The Jakarta Post
The Destructive Fishing Watch (DFW) has called on the Indonesian government to increase patrols around the country's outermost islands in the North Natuna Sea of Riau, following reports of rampant illegal fishing by foreign fishers over the past few months.
The fisheries watchdog reported on Wednesday that authorities had seized at least 31 foreign fishing vessels from June to October this year for illegal and unreported fishing within Indonesia's exclusive economic zone in the Natuna waters.
“Twenty-one among them are Vietnamese-flagged fishing vessels,” DFW Indonesia coordinator M. Abdi Suhufan said in a statement obtained by The Jakarta Post.
In addition to unlawful overexploitation of fish stocks in Natuna waters, Abdi said, the foreign vessels also violated Indonesia’s sovereignty. He demanded that the government respond to the issue carefully but assertively.
Abdi further said that Indonesian authorities' efforts to crack down on illegal fishing at sea had often been met with strong resistance that led to high-seas brawls, including with Vietnamese-flagged vessels.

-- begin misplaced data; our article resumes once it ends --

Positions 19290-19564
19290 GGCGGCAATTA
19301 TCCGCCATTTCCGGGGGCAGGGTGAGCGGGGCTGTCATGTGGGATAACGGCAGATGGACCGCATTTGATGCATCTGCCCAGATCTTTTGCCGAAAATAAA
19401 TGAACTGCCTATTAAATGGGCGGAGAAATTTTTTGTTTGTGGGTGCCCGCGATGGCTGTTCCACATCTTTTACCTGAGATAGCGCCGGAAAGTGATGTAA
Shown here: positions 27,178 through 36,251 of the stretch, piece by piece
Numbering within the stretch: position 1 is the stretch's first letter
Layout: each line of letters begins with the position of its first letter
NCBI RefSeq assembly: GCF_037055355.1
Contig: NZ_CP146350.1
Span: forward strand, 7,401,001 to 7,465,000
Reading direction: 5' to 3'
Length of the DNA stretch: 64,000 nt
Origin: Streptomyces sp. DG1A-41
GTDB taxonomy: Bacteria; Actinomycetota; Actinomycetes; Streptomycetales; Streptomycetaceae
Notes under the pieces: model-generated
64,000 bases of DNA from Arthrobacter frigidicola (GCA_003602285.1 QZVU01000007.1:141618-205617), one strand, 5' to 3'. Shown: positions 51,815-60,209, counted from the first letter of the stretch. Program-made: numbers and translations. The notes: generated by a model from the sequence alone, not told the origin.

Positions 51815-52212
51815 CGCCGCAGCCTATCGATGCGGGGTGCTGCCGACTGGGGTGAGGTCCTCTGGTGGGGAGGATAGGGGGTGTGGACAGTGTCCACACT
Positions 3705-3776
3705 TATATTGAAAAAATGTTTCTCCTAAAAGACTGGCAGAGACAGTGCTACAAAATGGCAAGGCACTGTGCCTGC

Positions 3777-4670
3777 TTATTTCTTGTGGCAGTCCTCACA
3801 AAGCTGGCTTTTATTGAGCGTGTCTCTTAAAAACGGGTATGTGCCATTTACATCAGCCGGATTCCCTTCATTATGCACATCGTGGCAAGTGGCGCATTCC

“This is dangerous and it needs to be handled with great care,” he said.
Echoing Abdi’s concern, DFW researcher Muh. Arifuddin suggested that Indonesian authorities conduct joint sea and air patrols on a regular basis.
“Indonesia cannot passively stand by as rampant illegal fishing and violations of sovereignty take place in Natuna waters,” he said, pointing to the lack of surveillance in the area by the current administration.
Despite promising greater military deployment in Natuna waters, Maritime Affairs and Fisheries Minister Edhy Prabowo had only detained 71 illegal foreign fishing vessels up until August this year. He began his role as minister in October last year.
Meanwhile, during the five-year term of former minister Susi Pudjiastuti from 2014 until 2019, more than 500 foreign vessels were seized or sunk for operating illegally in Indonesian waters. Many deemed this policy successful in tackling illegal cross-border fishing activities.